The Montreal Protocol was successful because it did not attempt to save the ozone layer directly. The ozone layer is a public good, and the market cannot produce or maintain public goods efficiently. It succeeded because it sought to protect the ozone layer indirectly by regulating the club goods that threatened it. The treaty set up a club where only members had access to easily trade the essential ingredients for making CFCs. The due they paid was reduced consumption.

The best way to protect or produce global goods, we suggest, is not to do so directly—through outright regulation—but rather by creating clubs that protect or produce the precursors of global goods. To see how this might work, consider a club to deal with vaccine production.

As the world races to control the coronavirus pandemic, the search for a vaccine may seem an ideal candidate for states to pool their resources. Instead of individual states testing different candidates in an uncoordinated fashion, it would be more productive for a collective approach where states test different prototypes and agree to share results with each other. Unfortunately, the chemical composition of a successful vaccine is a public good. Anyone can use it to produce a vaccine (non-rivalry), and, like all ideas, it is hard to keep secret (non-excludability). Aside from the difficulty in maintaining secrecy, it is unethical not to share a cure for a deadly disease that is ravaging the globe.

Even though the chemical composition of the vaccine is a public good, vaccine production is a club good. Producing the billions of individual doses to inoculate people around the world requires the building of large and specialized manufacturing facilities to create enough supply. Different types of vaccines require distinct manufacturing processes that utilize different materials. For a vaccine to be produced rapidly, facilities for all the likely candidates need to be ready when a working vaccine is discovered. The required systems cannot be created overnight, nor is it efficient for every state to build the full array of possible facilities on its own.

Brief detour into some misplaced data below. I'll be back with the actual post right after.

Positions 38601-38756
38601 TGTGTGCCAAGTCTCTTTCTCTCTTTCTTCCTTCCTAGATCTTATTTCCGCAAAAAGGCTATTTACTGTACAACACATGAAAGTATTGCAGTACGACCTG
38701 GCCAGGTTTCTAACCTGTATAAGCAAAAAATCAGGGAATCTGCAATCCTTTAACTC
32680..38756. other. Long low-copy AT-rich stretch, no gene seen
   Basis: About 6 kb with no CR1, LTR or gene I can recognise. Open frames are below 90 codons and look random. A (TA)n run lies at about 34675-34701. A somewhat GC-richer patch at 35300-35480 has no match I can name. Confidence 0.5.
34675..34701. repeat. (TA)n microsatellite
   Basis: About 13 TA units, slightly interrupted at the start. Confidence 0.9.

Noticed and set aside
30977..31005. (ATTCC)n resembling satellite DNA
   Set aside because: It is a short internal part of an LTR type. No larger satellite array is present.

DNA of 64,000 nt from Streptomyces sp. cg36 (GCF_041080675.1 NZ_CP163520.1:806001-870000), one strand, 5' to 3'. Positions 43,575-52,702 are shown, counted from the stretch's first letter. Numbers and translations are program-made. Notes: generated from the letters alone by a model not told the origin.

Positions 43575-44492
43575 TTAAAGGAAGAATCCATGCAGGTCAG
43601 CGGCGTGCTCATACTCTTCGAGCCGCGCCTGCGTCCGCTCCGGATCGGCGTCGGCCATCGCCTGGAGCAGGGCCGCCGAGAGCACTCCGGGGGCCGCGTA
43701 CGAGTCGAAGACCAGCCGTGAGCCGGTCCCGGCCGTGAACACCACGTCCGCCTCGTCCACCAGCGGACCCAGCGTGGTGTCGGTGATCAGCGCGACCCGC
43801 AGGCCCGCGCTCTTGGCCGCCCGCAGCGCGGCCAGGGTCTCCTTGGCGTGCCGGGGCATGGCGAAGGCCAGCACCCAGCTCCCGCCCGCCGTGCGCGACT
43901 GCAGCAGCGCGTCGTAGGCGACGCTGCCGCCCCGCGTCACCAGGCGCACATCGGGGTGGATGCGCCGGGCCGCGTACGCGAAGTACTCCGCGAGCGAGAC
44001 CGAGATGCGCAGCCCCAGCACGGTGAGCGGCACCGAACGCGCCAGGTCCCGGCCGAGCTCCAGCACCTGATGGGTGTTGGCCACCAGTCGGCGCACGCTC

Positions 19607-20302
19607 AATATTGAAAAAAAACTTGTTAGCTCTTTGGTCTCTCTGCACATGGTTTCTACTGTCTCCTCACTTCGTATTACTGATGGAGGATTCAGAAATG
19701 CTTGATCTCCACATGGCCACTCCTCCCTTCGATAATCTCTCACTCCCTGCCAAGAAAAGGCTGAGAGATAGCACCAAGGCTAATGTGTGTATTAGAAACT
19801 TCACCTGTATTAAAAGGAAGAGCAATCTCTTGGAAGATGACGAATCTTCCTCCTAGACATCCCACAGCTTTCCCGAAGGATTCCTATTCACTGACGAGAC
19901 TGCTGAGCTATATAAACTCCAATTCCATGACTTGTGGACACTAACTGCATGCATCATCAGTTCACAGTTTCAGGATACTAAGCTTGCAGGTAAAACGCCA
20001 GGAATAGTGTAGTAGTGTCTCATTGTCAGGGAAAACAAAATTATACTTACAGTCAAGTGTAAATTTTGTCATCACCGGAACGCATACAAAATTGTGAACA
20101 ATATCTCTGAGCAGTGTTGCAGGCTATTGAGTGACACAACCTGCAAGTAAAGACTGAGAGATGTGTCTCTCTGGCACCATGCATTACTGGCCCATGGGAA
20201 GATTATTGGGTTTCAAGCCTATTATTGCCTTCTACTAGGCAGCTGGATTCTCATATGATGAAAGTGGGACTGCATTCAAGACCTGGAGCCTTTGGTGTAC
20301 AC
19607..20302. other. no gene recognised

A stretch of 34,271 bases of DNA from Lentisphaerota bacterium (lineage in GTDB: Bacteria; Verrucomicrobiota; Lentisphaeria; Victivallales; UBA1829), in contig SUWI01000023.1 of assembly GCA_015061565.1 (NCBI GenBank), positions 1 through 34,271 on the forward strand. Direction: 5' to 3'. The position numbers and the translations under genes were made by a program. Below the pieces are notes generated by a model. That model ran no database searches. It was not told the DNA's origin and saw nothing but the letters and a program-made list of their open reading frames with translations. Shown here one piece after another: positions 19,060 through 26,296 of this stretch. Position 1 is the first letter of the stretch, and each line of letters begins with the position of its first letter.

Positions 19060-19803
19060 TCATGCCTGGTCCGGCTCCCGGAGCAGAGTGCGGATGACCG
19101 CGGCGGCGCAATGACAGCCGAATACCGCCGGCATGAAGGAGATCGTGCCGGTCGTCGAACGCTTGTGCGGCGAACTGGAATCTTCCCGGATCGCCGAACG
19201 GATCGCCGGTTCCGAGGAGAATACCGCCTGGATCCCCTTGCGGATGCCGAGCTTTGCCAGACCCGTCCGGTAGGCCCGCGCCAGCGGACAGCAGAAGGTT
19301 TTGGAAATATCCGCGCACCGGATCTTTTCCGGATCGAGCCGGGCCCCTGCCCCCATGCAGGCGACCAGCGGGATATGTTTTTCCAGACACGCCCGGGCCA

The solution would be for states to form vaccine clubs. Members of such a club would commit not only to share resources but to build prototype vaccine facilities based on promising candidates. Once a vaccine has been found, club members would be able to use the facilities to produce the vaccine right away. As an ethical matter, the club would provide to the world the chemical composition of the successful vaccine free of charge. But since nonmembers would not have existing facilities at the ready for the large-scale production of vaccines, they would be at a significant disadvantage.

Can the club goods approach work for issues that states have traditionally been most interested in, such as their own security? The answer is yes.

Can the club goods approach work for issues that states have traditionally been most interested in, such as their own security? The answer is yes. Indeed, NATO provides just such a kind of club good. States that are party to NATO agree to come to one another’s defense: Every state gets protection from attack in return for agreeing to provide security to everyone else in the club.

Admittedly, NATO was formed in part to provide U.S. hegemonic support and protection to Western Europe, but the same principle could apply without a hegemon. The nascent African Union Peace and Security Council, for example, aims to promote peace, security, and stability in Africa. It has begun developing standby forces that can be deployed to prevent a dispute from escalating, engage in peacebuilding, and provide humanitarian assistance to member states. As long as these security arrangements are defensive in nature, and states consent in advance to humanitarian intervention, they are entirely consistent with the U.N. Charter’s prohibition on states’ unilateral resort to military force.